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“Being a perfectionist served me in my career. Not so much in my personal life”
Despite his success, he has a reputation for being self-deprecating. “It’s not a shtick. It’s genuinely how I feel — a little English, a little Jewish, neurotic, anxiety-ridden. … But I just realized it’s not helping anyone. … It feels like old programming that’s past its expiry date. … That doesn’t mean I have to [become] some arrogant dickhead, but I would be annoyed if somebody on my level was deflecting praise all the time or not owning some of that shit.”
“That shit” includes his work with some of the biggest names in music today: Adele, Lily Allen, Christina Aguilera. Female artists in particular enjoy collaborating with him as he respects their opinions and treats them as equals; Ronson’s lack of arrogance makes him an exception among producers. “I grew up around really strong, amazing women. I had a really f*cking strong, dynamic, intelligent, complicated mom. So I don’t shy away from [women like] that. Maybe some producers have a hard time falling in line to really powerful women.”
In the past he’s described himself as a perfectionist (“It served me in my career, not so much in my personal life; I’ve tried to reframe it as ‘striving for excellence’”) and once said his goal was to reach the music-making level of Quincy Jones (whose daughter Rashida he dated). “He’s my favorite producer of all time. But I don’t think anyone will ever be like Quincy; he’s a genius. I would like to just continue to make good music that resonates with people.”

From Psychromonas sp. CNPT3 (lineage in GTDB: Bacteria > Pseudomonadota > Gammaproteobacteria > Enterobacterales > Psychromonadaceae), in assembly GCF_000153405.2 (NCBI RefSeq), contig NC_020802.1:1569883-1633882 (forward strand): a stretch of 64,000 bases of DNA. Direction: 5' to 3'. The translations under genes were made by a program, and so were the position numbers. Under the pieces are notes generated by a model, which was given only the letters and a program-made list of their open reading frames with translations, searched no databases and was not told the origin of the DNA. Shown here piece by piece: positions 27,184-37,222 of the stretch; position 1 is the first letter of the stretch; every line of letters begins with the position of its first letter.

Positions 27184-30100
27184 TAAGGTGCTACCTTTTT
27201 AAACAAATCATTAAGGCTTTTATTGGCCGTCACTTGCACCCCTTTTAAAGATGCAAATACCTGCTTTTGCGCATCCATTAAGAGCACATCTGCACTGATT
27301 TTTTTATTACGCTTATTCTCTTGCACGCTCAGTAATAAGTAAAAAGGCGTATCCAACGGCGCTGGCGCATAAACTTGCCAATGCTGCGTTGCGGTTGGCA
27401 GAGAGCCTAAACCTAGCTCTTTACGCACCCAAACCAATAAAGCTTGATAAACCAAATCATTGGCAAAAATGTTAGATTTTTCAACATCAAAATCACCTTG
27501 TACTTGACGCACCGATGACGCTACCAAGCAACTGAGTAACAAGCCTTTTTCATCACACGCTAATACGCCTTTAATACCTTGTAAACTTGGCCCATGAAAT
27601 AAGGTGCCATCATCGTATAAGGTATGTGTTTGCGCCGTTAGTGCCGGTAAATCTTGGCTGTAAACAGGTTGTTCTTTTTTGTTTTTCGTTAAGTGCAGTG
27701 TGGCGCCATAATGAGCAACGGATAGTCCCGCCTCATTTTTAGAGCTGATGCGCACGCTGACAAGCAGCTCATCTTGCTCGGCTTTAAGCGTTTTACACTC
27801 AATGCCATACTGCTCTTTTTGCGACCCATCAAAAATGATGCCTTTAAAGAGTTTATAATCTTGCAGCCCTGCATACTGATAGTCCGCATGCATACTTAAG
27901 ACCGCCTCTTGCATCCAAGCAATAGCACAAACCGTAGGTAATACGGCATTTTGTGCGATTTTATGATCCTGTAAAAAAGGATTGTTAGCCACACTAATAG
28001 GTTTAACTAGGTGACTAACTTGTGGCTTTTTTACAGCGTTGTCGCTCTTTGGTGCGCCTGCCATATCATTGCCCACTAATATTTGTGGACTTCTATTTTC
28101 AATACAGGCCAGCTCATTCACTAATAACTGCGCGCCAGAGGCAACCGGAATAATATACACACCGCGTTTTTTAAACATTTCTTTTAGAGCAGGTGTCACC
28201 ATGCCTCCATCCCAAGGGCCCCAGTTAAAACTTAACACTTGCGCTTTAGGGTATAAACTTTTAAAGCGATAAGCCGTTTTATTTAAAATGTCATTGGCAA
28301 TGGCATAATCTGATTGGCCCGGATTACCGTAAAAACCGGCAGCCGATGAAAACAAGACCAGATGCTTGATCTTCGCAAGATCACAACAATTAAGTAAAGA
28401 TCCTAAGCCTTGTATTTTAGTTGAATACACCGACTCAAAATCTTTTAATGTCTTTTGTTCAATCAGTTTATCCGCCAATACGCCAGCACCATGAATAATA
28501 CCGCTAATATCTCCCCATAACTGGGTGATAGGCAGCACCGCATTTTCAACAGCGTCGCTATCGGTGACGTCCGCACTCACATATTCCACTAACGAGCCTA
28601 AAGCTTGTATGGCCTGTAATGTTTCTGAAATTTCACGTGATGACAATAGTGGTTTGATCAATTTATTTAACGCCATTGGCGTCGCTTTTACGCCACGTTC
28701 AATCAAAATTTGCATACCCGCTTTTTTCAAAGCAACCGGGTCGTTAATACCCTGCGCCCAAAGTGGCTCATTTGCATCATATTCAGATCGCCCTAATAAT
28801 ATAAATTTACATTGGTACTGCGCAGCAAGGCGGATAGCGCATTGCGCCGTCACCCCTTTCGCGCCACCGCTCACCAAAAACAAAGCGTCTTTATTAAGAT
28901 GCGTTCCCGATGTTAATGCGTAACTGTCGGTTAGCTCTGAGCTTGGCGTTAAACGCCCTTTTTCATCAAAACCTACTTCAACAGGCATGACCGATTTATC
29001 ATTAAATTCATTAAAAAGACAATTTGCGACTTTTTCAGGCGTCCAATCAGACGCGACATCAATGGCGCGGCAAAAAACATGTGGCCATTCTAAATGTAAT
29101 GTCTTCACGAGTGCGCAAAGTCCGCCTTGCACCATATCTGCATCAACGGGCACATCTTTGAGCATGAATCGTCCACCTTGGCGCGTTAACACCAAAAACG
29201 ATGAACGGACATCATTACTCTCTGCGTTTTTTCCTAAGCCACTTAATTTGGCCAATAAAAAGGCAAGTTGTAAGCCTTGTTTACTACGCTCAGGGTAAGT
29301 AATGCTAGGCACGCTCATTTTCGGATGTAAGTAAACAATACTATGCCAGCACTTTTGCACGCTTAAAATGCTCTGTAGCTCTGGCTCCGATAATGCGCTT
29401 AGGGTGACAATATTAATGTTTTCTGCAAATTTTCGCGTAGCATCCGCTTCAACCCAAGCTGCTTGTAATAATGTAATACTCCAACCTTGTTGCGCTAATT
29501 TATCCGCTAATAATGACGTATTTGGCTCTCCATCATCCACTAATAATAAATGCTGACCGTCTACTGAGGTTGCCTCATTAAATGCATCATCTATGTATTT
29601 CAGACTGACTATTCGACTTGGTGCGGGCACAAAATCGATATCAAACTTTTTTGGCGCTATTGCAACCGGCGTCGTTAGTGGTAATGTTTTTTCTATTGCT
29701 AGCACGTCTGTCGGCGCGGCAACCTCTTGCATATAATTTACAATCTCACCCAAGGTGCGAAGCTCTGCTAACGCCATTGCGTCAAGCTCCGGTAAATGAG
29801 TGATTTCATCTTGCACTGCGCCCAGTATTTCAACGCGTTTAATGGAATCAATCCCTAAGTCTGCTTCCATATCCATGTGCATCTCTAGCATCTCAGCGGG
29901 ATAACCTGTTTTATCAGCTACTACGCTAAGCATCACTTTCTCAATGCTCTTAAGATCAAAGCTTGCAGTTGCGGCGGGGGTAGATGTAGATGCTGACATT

As for his personal life, he seems to have reached a more philosophical place and is determined to look to the future. “What’s that Lily Tomlin quote about the past?” He picks up his iPhone to Google it: “‘Forgiveness means giving up all hope for a better past.’ I just love that — we’re all hoping for a better past. But we’re all where we’re supposed to be. There’s pain, there’s heartache. It’s natural to have regrets, but wishing you’d done this or that differently is the biggest waste of time.”
Anyway, he says, at least he got a great album out of his misery. “I wouldn’t wish [for] the pain it caused me or the pain it caused the other person just for the sake of a record. But if you’re going to go through that anyway, then [you might as well get] some good art. It enabled me to make my first emotionally vulnerable record. … I’m very grateful for that. But I don’t want to be the heartbreak kid forever.”
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This story originally appeared in the Fall/Winter 2019 Men’s Edition of C Magazine.